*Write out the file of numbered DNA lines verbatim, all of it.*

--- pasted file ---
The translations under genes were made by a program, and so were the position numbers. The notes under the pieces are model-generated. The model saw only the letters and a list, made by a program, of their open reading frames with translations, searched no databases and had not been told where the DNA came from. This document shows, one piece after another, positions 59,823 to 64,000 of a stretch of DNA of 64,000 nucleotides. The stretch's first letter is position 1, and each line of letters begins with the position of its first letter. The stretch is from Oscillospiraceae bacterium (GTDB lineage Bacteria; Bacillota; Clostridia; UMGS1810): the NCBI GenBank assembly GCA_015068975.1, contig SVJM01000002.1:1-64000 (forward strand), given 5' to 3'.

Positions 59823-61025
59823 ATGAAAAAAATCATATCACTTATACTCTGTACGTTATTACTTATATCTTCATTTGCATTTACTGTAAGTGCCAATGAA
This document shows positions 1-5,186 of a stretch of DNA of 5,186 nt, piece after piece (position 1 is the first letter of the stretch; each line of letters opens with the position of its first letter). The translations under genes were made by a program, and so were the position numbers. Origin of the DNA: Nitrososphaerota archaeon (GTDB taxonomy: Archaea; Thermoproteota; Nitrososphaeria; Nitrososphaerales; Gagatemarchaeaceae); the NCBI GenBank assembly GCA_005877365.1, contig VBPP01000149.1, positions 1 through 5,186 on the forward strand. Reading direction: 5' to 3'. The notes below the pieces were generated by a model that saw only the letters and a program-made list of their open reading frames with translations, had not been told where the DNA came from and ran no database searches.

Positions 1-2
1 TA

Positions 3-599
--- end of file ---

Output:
The translations under genes were made by a program, and so were the position numbers. The notes under the pieces are model-generated. The model saw only the letters and a list, made by a program, of their open reading frames with translations, searched no databases and had not been told where the DNA came from. This document shows, one piece after another, positions 59,823 to 64,000 of a stretch of DNA of 64,000 nucleotides. The stretch's first letter is position 1, and each line of letters begins with the position of its first letter. The stretch is from Oscillospiraceae bacterium (GTDB lineage Bacteria; Bacillota; Clostridia; UMGS1810): the NCBI GenBank assembly GCA_015068975.1, contig SVJM01000002.1:1-64000 (forward strand), given 5' to 3'.

Positions 59823-61025
59823 ATGAAAAAAATCATATCACTTATACTCTGTACGTTATTACTTATATCTTCATTTGCATTTACTGTAAGTGCCAATGAA
This document shows positions 1-5,186 of a stretch of DNA of 5,186 nt, piece after piece (position 1 is the first letter of the stretch; each line of letters opens with the position of its first letter). The translations under genes were made by a program, and so were the position numbers. Origin of the DNA: Nitrososphaerota archaeon (GTDB taxonomy: Archaea; Thermoproteota; Nitrososphaeria; Nitrososphaerales; Gagatemarchaeaceae); the NCBI GenBank assembly GCA_005877365.1, contig VBPP01000149.1, positions 1 through 5,186 on the forward strand. Reading direction: 5' to 3'. The notes below the pieces were generated by a model that saw only the letters and a program-made list of their open reading frames with translations, had not been told where the DNA came from and ran no database searches.

Positions 1-2
1 TA

Positions 3-599